31

Kepler's account of how the third law came to be is as follows (Caspar p.286; emphasis mine): On the 8th of March of this year 1618, if exact information about the time is desired, it appeared in my head. But I was unlucky when I inserted it into the calculation, and rejected it as false. Finally, on May 15, it came again and with a new onset conquered ...


26

Kepler's third law is trivial (in my opinion) compared to his first law. I am quite impressed that he was able to deduce that the orbits were ellipses. To get that, he had to go back and forth plotting Mars' direction from Earth and Earth's direction from Mars. He knew the length of both planets' years, so observations taken one Mars year apart would differ ...


8

Short Answer: Kepler expressed his laws with the sun at a foci rather than a barycenter. Long Answer: In Astronomia Nova (pub. 1609) Kepler presents the first version of something we can recognize as Kepler’s first law: On page 285 of Astronomia Nova: CAPVT LIX. Demonftratio, quod orbita MARTIS, librati in diametro epicycli, fiat perfecta ellipfis: Et ...


6

I know that quoting Wikipedia is frowned upon here, but as there has been no other answer posted, this is what the Wikipedia article on Kepler has to say about the matter: He then set about calculating the entire orbit of Mars, using the geometrical rate law and assuming an egg-shaped ovoid orbit. After approximately 40 failed attempts, in early 1605 he ...


5

It is easy enough to do the calculations, formulae for the in and circum radii of the Platonic solids can be found here which give ratios of circ to in radii of (note formulea for the radii have dropped common factor of the side length, which we don't need as we are interested in the ratios): >ri4=sqrt(6)/12,rc4=sqrt(6)/4 0.204124 0.612372 &...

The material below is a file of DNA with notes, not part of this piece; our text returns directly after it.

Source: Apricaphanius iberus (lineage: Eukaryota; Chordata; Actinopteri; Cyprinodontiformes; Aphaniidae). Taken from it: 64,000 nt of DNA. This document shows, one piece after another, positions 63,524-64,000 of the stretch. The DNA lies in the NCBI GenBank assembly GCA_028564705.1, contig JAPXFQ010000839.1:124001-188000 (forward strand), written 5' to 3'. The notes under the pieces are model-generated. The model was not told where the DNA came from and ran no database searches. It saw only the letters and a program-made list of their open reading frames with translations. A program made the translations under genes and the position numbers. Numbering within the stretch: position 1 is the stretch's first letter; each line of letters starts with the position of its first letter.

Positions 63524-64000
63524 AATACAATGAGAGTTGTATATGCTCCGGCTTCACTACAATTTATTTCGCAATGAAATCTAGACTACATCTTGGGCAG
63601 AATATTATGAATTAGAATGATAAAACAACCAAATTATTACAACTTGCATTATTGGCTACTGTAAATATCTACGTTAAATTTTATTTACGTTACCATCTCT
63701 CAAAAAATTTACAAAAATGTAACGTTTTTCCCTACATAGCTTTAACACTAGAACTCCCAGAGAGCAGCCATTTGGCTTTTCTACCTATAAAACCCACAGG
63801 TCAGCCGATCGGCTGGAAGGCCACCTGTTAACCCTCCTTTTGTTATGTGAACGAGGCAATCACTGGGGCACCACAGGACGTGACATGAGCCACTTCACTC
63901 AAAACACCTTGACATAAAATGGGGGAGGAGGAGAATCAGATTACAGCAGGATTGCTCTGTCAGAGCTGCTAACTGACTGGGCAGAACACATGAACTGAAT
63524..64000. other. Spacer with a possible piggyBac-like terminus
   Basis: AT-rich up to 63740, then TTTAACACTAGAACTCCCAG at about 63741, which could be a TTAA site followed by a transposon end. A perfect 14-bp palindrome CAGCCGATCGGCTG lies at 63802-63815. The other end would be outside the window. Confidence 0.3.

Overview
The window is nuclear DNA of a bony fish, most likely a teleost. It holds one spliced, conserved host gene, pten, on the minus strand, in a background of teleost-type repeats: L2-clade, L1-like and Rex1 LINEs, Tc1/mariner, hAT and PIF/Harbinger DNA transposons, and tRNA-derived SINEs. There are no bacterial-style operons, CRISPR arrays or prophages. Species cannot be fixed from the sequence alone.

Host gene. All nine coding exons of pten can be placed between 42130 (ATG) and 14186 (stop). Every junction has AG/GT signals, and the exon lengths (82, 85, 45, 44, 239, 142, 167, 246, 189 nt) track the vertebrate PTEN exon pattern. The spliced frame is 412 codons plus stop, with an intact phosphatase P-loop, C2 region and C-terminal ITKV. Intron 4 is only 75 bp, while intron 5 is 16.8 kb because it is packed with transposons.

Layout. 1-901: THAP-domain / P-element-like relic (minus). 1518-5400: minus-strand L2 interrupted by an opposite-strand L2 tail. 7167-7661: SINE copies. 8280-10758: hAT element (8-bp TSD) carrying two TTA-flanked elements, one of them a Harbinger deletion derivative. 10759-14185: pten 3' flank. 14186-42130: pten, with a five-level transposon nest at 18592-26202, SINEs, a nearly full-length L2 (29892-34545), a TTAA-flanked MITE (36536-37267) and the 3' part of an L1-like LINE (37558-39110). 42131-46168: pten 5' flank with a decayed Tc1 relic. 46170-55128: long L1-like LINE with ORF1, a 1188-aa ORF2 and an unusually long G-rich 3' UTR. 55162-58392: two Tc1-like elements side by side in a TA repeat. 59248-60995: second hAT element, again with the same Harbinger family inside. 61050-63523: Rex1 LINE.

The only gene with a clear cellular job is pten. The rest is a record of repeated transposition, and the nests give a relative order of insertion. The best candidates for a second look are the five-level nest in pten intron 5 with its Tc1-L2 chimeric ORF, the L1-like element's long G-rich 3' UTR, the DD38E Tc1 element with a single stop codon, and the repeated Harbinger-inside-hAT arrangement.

5

If you plot the log of the period against the log of the semi-major axis then it is obvious that $P^2 \propto a^3$. Any other power law relationship simply wouldn't fit. The following passage (from https://www.mathpages.com/rr/s8-01/8-01.htm ) seems relevant: Is it just coincidental that John Napier's "Mirifici Logarithmorum Canonis Descripto" (...


4

The year length depends on the distance between the planet's centre & the Sun's centre, not the Sun's surface. So if the Sun merely expands, Earth at 1 AU will still take a standard year to perform 1 orbit. However, when the Sun becomes a red giant, it won't just expand. As Wikipedia mentions, red giants shed a considerable amount of mass in the form of ...


4

The AAS Nova article cites Rawls et al. 2016, who analyze light curves and spectra of the eclipsing binary KIC 9246715 to estimate its physical properties. Besides the stellar masses and radii in the article, their Table 2 lists orbital semimajor axis a = 211 R☉ = 147 million km = 0.98 au, and orbital eccentricity e = 0.356. During the 171-day period, ...


4

Wasn't it pretty obvious to a careful astrologer a thousand years ago, that the Moon does not have a circular orbit and does not describe epi-cycles? The ancient Greek model of the motion of planetary bodies remained unchallenged for almost two millennia, so obviously not. Hipparchus' model did a fairly good job dealing with the elliptical motion of the ...